Biology 1116 Lecture Notes
Chapter 1: Biology: Exploring Life
- Lifes levels of organization define
the scope of biology
- Living organisms and their environments form
- Cells are an organism's basic unit of structure
- Unity in diversity: all forms of life have
- Biological diversity can be arranged into
- Evolution explains the unity and diversity
- Scientists use two main approaches to learn about nature
- Biology is connected to our lives in many
Lifes levels of organization
define the scope of biology
- Life is organized into several structural levels forming a hierarchy.
Biology is the scientific study of all these hierarchical levels of
biological organization (Fig 1.1)
- Ecosystem (biotic and abiotic components of a particular area)
- Community (all organisms in a particular area)
- Population (all individuals of a particular species in a particular
- Organ systems
- Cell (basic unit of living matter)
- Subatomic (electrons, protons and neutrons)
- Lifes hierarchy builds from molecules to ecosystem.
- Most biologists specialize in the study of life at a particular level.
- The deepest insights into biology often come from discovering connections
between various levels in the hierarchy of life.
- Each level in natures hierarchy has unique structures, and
a set of functional properties result from that structure.
- Each level has "emergent properties"
which are not present at lower levels. Emergent properties arise from
the interaction of component parts: The whole is greater than the
sum of its parts.
Living organisms and their environments
form interconnecting webs
- At highest level in natures hierarchy (the ecosystem) interactions
between organisms make up a web of relationships connecting all organisms
and the components of the environment.
- Environment = everything external
to organism (or gene). Includes both biotic
and abiotic factors.
- Fig 1.2: Highlights differences between
flow of chemical nutrients and flow of energy within an ecosystem.
- Energy flows through an ecosystem. In contrast, chemical
nutrients are cycled in an ecosystem.
- Ecosystems gain and loose energy constantly.
- Ultimately all energy entering an ecosystem is derived from the
sun by photosynthesis. All energy eventually leaves an ecosystem
as heat (this energy can not be harnessed to do useful work).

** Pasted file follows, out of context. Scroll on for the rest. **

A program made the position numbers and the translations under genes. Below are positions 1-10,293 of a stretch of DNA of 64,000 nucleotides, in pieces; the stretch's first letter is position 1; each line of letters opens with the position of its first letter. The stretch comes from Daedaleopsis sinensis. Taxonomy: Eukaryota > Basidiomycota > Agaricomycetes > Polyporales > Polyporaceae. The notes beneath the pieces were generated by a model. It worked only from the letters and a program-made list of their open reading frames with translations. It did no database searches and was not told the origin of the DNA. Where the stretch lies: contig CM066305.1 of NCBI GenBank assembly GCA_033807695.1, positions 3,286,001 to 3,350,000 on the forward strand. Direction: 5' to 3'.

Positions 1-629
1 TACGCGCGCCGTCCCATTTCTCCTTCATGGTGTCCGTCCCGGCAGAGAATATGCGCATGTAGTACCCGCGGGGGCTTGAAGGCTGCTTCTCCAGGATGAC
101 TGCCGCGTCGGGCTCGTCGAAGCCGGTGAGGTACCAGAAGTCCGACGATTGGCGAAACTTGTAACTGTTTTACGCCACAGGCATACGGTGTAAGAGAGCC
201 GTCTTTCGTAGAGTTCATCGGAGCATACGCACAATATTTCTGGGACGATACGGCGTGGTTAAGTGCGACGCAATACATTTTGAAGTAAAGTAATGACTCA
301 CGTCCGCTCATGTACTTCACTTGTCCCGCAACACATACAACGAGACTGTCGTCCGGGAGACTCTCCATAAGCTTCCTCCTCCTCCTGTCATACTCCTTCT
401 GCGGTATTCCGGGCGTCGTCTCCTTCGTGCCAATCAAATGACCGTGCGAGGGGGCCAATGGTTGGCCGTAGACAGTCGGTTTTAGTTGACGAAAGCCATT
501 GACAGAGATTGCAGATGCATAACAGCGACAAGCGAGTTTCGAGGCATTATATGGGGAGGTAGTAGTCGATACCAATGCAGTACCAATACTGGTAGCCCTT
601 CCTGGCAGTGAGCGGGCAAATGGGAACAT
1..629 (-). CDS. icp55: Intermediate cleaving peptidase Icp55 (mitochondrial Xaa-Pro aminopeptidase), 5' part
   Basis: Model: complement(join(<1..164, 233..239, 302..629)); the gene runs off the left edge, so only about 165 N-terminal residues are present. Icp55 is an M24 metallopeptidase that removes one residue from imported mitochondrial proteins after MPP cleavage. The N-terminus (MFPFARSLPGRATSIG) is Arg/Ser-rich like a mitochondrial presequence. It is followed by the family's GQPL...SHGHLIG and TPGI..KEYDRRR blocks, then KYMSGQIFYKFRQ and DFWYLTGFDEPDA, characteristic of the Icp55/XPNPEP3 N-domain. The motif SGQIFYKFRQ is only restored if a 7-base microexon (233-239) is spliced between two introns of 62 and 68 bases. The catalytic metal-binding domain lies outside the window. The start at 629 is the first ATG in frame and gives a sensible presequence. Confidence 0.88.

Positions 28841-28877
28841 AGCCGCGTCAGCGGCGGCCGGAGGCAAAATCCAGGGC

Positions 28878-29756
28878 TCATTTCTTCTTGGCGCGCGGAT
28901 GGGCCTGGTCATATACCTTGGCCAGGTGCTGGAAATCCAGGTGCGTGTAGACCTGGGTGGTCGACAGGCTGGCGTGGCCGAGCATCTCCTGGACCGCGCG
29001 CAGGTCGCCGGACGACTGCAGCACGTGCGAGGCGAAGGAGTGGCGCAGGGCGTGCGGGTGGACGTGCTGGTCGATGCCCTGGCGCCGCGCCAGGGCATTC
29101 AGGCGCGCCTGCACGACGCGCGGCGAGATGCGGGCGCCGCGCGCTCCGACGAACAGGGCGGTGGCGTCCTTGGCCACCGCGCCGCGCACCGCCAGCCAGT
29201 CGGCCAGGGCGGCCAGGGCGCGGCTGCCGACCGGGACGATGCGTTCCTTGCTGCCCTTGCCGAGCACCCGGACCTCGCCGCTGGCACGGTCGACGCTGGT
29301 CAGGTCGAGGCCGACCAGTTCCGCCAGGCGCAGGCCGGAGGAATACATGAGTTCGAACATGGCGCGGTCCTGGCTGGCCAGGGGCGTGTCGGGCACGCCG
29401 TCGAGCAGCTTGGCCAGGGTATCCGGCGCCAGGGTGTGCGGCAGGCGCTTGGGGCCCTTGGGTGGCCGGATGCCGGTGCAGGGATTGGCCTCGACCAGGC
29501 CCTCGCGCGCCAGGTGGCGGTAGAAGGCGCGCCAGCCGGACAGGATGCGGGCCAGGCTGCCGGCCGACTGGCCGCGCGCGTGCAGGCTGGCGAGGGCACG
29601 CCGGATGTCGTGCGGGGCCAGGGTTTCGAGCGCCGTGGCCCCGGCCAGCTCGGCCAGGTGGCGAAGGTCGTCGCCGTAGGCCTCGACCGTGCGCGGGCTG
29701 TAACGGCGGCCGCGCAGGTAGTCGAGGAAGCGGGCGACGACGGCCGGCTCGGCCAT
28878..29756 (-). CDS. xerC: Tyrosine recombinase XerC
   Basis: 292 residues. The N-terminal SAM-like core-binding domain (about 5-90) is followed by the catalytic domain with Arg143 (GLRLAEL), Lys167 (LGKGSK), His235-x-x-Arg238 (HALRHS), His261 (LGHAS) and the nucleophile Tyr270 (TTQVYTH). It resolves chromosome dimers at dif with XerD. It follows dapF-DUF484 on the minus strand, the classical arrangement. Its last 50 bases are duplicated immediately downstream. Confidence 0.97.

- Primary producers: includes
plants, algae, and some bacteria (Photosynthetic).
- Primary consumers: Animals
and protists that eat primary producers.
- Secondary consumers: eat primary
- Decomposers: Fungi and bacteria.
Nutrient recycling is essential.
- The web of relationships among plants, animals, microorganisms, and
the physical environment give an ecosystem structure (structure as applied
to an ecosystem is more abstract than that of physical entities).
- Interactions account for the passage of chemical nutrients and energy
throughout the ecosystem.
CELLS ARE AN ORGANISM'S BASIC UNITS OF STRUCTURE
- The cell is the lowest level of structure capable of performing all
the activities of life. Fundamental unit of life.
- Cell theory (Shleiden and Schwann): All
living things consist of cells, and all cells are derived from preexisting
cells. Ability of cells to divide to form new cells
is the basis for all reproduction and development.
- All cells are enclosed by a membrane which regulates passage of
materials between the cell and its surroundings.
- All cells have DNA at some point in their life cycle. DNA,
an information encoding molecule, is the heritable material that
directs the cell's activities.
- Two major kinds of cells (based on structural organization):(Fig
- Prokaryotes: includes
eubacteria, and archaea. Lack internal compartmentalization.
Simpler in structure. Very small.
- Eukaryotes: Have
extensive compartmentalization due to presence of organelles.
Larger and more complex than prokaryotes.
Unity in diversity: all forms of life
have common features
- Life on earth is monophyletic:
we all share a common ancestor. Lifes diversity is united by common
features whose foundation resides in the genetic information in DNA.
- Some common features of all life (Fig 1.4).
- Composed of one or more cells.
- all cells are DNA based (4 nucleotides)
- Universal genetic code. Specifications differ but not the language.
Information in DNA underlies all properties that distinguish life
- Ability to reproduce. Reproduction underlies the capacity of species
to evolve (i.e. change through time).
- Evolution and natural selection.
- Order: all living things exhibit highly ordered complex organization.
- Homeostasis: ability to keep internal environment constant,
despite external environmental fluctuations.
- Response to external stimuli.
- Growth and develepoment
- Energy utilization
- Evolutionary connections among all life forms account for the paradox
of unity in diversity.
Biological diversity can be arranged
into 3 domains
- A hallmark of life on earth is its incredible diversity. There are
tens of millions of species.
- To make the enormous diversity of life more comprehensible, taxonomists have devised ways of grouping organisms.
- Because organisms are grouped according to their similarities, taxonomy
often reflects evolutionary history.